Nothing really comes from scratch anymore, and music is no exception. The first thing bands talk about when they form are their influences, and they typically start off by (and never really stop) playing other people’s music. Entire genres, like folk, blues, and hip-hop, are based upon liberal borrowing out of either tradition or necessity. Simply put, every artist you love, no matter how unique, innovative, and game changing they may be, stands on the proverbial shoulders of giants.
- Ed Sheeran’s widely acclaimed song, “Photograph” is apparently very similar to another song called “Amazing” — and it may cost him $20 million. Songwriters Martin Harrington and Thomas Leonard wrote the song “Amazing” in 2009, and it apparently shares much of the same structure as Sheeran’s 2015 release of “Photograph.” The writers compared the chords of the two songs and supposedly identified 39 notes that are identical, according to documents shared with Reuters. The similarities in the chorus are instantly recognizable, claim Harrington and Leonard.
- Richard Busch, Harrington and Leonard’s lawyer, is well-known for his 2015 settlement of $7.4 million (later $5.3 million) in favor of the heirs of Marvin Gaye. Pharrell Williams and Robin Thicke’s song “Blurred Lines,” was proven to illegally copy Gaye’s song “Got to Give It Up.” It was one of the biggest music infringement cases to date.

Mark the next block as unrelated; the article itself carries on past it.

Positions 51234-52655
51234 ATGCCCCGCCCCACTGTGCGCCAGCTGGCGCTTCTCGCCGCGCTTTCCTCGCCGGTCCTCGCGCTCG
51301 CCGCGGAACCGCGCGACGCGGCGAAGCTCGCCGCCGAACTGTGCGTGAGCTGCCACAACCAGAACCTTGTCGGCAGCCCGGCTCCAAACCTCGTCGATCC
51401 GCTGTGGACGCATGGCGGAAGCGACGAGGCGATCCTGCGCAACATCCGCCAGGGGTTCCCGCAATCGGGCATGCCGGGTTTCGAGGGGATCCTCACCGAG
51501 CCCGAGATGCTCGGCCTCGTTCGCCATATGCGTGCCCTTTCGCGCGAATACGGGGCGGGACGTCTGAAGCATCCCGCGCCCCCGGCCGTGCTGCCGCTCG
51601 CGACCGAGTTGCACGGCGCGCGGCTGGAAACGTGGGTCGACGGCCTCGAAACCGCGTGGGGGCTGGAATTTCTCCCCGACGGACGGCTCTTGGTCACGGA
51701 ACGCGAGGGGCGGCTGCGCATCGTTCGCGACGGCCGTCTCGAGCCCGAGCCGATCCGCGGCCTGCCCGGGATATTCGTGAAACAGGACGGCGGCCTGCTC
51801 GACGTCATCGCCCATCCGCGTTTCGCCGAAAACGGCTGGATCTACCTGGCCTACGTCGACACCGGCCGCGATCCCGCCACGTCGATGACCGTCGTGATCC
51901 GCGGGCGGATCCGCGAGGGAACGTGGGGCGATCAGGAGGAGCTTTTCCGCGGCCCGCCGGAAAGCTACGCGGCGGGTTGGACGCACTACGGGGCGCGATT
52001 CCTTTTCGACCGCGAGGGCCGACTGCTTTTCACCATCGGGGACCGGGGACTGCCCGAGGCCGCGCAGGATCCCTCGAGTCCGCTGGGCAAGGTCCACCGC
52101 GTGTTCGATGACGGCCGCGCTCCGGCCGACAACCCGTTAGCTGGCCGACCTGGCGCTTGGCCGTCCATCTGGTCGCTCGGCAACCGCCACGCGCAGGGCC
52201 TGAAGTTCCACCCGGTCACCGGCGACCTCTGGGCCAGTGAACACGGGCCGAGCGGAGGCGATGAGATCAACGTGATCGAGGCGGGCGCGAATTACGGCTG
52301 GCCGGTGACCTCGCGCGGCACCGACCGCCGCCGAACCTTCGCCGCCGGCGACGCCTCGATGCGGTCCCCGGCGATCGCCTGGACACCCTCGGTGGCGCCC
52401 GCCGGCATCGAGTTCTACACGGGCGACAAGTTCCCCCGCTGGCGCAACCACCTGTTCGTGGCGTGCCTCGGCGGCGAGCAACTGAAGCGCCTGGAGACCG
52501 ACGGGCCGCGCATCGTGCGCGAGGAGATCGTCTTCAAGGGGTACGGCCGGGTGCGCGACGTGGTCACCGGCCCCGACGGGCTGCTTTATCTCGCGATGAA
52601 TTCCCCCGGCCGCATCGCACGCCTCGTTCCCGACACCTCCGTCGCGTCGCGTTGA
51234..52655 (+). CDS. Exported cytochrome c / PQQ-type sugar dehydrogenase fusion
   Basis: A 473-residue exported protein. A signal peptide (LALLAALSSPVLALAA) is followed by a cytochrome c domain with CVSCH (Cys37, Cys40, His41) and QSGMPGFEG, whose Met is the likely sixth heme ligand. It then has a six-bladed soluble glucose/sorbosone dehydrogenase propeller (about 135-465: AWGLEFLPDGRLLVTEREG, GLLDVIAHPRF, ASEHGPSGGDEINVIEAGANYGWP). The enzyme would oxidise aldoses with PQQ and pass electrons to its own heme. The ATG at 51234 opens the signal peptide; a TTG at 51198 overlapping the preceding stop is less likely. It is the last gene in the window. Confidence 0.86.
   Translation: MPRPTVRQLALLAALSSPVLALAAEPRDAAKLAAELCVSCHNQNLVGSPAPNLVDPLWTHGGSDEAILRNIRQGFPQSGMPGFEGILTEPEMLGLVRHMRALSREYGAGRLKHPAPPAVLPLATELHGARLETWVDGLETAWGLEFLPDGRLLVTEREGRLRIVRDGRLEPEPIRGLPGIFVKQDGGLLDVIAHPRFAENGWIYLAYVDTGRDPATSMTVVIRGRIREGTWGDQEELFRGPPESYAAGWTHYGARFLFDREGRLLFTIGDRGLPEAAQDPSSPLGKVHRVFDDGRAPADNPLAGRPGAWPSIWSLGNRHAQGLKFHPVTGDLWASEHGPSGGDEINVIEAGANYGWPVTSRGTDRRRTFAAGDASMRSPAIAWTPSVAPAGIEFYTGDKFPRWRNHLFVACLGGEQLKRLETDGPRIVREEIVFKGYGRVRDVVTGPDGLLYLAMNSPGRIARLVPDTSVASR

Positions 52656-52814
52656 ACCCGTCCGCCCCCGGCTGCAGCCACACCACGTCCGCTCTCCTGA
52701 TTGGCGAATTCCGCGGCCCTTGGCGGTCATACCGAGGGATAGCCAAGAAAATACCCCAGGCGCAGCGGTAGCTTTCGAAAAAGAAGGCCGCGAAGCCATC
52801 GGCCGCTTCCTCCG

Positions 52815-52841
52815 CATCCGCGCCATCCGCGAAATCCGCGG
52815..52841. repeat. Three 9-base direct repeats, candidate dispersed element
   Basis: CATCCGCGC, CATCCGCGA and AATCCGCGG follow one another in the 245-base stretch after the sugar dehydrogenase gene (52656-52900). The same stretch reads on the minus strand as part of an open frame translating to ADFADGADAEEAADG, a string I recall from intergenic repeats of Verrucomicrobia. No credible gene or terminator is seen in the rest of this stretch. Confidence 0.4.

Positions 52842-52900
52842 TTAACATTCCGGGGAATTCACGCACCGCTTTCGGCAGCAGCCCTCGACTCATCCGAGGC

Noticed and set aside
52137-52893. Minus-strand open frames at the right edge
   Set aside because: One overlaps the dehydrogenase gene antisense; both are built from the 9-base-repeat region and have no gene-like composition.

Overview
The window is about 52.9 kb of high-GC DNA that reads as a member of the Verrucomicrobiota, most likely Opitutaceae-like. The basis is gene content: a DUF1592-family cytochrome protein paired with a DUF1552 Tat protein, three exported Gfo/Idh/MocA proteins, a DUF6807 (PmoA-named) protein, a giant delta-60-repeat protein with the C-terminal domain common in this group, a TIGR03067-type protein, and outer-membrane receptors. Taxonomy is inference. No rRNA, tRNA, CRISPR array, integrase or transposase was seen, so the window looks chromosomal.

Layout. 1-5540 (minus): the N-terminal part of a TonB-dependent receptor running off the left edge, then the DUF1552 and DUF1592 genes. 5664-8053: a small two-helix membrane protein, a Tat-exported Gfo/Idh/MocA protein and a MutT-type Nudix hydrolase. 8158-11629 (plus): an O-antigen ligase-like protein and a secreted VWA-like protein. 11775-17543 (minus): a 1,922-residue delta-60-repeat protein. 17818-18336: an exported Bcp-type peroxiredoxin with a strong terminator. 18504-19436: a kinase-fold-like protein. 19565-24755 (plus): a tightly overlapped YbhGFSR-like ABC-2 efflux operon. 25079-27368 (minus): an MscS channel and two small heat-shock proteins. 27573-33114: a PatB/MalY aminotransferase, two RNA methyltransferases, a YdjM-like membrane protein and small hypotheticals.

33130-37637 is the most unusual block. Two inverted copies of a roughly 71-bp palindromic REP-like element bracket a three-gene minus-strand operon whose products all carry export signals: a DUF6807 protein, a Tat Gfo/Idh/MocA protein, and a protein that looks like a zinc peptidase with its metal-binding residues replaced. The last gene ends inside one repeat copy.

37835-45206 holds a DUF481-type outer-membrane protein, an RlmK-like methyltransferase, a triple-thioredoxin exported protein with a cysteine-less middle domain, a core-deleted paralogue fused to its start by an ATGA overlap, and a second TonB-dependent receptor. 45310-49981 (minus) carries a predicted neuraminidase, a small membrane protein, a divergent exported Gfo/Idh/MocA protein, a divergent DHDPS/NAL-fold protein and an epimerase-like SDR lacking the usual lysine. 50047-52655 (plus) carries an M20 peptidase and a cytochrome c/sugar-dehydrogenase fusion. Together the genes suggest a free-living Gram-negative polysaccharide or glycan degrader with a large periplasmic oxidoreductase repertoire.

- Other recent cases include a lawsuit against Led Zeppelin for their song “Stairway to Heaven,” which potentially infringes on the group Sprit’s song “Taurus” which was released in 1968.
- Another song that went under fire was the “Ghostbusters” theme song written by Ray Parker Junior. Singer and songwriter Huey Lewis sued Parker for plagiarism of the song, “I Want a New Drug.” The settlement was dealt with outside of the court and the two created a confidentiality agreement that Lewis later broke in 2001 on his “Behind the Music” special, according to MTV. The results of that lawsuit were kept private.
- Legendary Johnny Cash was not left out of this ring of fire either as he was sued for using lyrics or melody from a Gordon Jenkins song “Crescent City Blues” for his own track “Folsom Prison Blues.” Cash was required to pay Jenkins $75,000 for the similarity in lyrics, according to Fuse.
- And in one of the oldest and most famous cases of musicians sued for infringement, George Harrison was taken to court for his hit “My Sweet Lord,” as it sounded too similar to The Chiffons’ 1963 track, “He’s So Fine.” Bright Tunes Corp sued Harrison for plagiarism and he had to give back all of his earnings from the song and even sales from his album. He eventually bought the rights to “He’s So Fine.”
Keywords: Music Industry, songs, copyright, plagiarism